Bad Girls Throughout History: 100 Remarkable Women Who Changed the World - Ann Shen (2016)
A pussy bow-tie collar knit into the sweater pattern. Cardigans with candlestick-shaped buttons. Gloves with painted red fingernails. A dress featuring a Salvador Dalí-painted lobster, garnished elegantly with sprigs of parsley. These seemingly modern clothes were actually the brainchildren of fashion designer Elsa Schiaparelli (1890-1973). Born to wealthy Italian parents, Schiaparelli escaped to America at an early age instead of marrying the wealthy Russian suitor her family had lined up for her. In the United States, she married a vaudeville charlatan who posed as a doctor and practiced fortune-telling and get-rich-quick schemes. After her husband left her and their infant daughter (nicknamed “Gogo”), Schiaparelli went to Paris and took up with the Surrealist and Dadaist social circle.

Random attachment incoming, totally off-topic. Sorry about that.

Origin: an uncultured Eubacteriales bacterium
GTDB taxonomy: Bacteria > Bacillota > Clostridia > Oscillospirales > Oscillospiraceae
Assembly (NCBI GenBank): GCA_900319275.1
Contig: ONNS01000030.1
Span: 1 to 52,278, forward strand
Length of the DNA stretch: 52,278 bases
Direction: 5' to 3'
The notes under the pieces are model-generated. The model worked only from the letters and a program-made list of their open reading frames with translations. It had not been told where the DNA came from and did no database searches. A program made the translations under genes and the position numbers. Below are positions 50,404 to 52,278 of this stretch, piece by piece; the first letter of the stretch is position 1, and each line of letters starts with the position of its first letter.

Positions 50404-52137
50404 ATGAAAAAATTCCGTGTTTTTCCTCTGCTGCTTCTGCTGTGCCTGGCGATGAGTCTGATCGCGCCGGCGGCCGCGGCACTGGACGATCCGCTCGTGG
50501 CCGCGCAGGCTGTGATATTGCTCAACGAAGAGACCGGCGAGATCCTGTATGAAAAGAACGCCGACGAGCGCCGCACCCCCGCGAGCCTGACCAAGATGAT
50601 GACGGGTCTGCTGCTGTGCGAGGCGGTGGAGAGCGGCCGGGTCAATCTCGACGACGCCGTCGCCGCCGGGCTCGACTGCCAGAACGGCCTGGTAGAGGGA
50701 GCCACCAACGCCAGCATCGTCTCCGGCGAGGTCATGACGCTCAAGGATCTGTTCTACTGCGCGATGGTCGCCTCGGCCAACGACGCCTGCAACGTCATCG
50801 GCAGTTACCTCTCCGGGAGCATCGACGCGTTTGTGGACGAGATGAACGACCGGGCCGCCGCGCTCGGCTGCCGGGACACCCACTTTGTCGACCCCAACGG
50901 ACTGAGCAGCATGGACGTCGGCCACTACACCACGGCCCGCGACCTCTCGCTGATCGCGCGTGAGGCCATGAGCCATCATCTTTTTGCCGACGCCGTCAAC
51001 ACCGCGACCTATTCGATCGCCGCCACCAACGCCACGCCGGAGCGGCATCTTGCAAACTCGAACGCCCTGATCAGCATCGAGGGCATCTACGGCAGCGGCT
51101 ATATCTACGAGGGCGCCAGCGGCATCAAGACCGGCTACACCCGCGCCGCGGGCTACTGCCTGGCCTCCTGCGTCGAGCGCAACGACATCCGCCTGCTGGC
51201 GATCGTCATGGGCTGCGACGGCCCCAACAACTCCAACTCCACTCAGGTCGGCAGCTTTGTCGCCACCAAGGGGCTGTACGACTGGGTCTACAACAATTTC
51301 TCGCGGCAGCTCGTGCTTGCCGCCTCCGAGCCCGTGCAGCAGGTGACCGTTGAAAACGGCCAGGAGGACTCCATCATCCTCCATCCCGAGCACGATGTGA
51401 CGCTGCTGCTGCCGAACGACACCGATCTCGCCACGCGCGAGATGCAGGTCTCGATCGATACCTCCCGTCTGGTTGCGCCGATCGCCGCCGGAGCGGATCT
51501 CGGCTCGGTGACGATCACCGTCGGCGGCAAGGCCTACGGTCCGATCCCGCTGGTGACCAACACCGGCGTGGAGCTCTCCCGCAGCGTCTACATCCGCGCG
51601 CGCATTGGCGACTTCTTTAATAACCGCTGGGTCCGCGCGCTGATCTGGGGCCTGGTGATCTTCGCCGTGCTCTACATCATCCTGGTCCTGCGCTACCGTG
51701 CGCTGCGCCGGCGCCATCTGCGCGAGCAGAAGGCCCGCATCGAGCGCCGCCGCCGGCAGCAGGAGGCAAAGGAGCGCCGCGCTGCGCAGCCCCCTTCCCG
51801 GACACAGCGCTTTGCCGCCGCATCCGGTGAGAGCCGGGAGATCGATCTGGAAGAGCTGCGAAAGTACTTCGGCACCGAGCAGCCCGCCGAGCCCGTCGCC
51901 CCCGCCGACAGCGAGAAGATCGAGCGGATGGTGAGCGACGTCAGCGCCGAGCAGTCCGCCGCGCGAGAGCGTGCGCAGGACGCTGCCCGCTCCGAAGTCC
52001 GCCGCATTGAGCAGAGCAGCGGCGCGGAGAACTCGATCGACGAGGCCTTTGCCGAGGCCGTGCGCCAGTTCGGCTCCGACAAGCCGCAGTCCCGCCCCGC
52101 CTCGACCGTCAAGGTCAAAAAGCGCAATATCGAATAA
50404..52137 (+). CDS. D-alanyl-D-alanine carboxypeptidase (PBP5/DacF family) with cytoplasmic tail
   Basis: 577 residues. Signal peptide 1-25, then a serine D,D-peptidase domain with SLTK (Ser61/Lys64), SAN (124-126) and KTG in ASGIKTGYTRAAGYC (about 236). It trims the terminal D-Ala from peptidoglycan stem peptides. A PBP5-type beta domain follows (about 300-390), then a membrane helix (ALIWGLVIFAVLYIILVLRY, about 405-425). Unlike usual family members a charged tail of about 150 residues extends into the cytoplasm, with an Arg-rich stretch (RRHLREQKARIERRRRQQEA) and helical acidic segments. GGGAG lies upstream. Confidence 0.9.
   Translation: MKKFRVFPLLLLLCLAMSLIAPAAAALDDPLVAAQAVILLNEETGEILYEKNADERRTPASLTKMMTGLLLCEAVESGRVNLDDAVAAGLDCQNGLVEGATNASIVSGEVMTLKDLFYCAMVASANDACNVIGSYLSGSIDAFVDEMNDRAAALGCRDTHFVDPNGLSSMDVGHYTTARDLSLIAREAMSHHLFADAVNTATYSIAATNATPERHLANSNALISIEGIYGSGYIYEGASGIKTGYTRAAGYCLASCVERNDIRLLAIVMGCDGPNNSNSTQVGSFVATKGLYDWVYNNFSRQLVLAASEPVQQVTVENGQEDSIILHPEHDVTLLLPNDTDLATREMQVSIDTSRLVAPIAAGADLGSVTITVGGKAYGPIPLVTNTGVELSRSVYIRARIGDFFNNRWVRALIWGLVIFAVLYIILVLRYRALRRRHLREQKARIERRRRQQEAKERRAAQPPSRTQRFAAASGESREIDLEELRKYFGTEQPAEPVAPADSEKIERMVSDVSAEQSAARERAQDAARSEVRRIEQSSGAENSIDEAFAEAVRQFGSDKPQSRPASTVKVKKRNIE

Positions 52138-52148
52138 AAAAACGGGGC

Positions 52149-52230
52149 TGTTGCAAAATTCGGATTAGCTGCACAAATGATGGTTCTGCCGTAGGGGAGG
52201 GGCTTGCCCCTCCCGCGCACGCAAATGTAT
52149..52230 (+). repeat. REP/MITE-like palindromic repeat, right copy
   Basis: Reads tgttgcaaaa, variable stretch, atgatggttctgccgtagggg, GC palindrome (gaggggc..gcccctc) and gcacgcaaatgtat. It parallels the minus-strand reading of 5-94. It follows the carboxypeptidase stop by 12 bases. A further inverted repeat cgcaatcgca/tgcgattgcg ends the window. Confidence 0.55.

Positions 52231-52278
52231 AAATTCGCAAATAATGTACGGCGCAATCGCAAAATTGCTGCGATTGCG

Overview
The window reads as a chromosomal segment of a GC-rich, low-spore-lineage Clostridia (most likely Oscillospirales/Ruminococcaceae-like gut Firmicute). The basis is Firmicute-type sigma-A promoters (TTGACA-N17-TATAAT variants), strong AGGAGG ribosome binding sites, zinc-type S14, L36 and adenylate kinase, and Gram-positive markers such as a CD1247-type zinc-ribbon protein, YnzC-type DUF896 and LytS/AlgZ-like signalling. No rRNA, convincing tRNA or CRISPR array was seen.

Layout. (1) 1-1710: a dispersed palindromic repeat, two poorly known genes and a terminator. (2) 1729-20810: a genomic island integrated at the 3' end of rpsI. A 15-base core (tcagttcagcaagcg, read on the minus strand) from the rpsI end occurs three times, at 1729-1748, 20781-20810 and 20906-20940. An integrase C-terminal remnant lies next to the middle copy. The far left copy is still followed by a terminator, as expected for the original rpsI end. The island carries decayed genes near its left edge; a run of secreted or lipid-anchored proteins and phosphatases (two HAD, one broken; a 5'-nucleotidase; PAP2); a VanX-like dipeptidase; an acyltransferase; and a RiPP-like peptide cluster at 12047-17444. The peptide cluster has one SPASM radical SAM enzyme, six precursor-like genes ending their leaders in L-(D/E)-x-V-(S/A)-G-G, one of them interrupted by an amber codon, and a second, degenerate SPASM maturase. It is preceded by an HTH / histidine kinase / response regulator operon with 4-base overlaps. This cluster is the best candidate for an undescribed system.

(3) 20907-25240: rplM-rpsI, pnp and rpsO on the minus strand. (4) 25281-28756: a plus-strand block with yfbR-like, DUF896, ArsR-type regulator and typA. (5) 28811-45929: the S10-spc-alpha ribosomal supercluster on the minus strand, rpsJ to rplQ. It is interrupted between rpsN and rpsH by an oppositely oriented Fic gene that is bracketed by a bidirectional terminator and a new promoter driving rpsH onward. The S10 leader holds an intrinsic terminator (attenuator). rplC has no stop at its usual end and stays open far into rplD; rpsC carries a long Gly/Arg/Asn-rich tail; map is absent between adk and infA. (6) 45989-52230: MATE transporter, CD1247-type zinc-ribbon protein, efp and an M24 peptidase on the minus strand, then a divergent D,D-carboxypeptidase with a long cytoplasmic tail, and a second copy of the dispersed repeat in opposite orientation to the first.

Never one to rely solely on her parents’ money, Schiaparelli got a job assisting Man Ray with his Dada magazine Société Anonyme and was mentored by famed couturier Paul Poiret. She began making her own clothes with Poiret’s technique of draping directly on the figure, since she had no formal fashion training. In 1927, she launched a collection of knitwear that applied a trompe l’oeil (illusion of reality; literally “trick of the eye”) to clothing for the first time. Her line thrived in the era between the two world wars, when individuality was celebrated, and her innovative designs changed the course of fashion for women. She invented the wrap dress, the divided skirt (forerunner to shorts), swimsuits with built-in bras, and an evening dress with a matching jacket (which became very popular as the “speakeasy dress” during the U.S. Prohibition era). After World War II ended and Christian Dior’s “New Look” swung the fashion pendulum back to conformity, Schiaparelli’s business closed, but her influence endures—in 2013, her brand was revived as an haute couture house by Italian fashion magnate Diego Della Valle.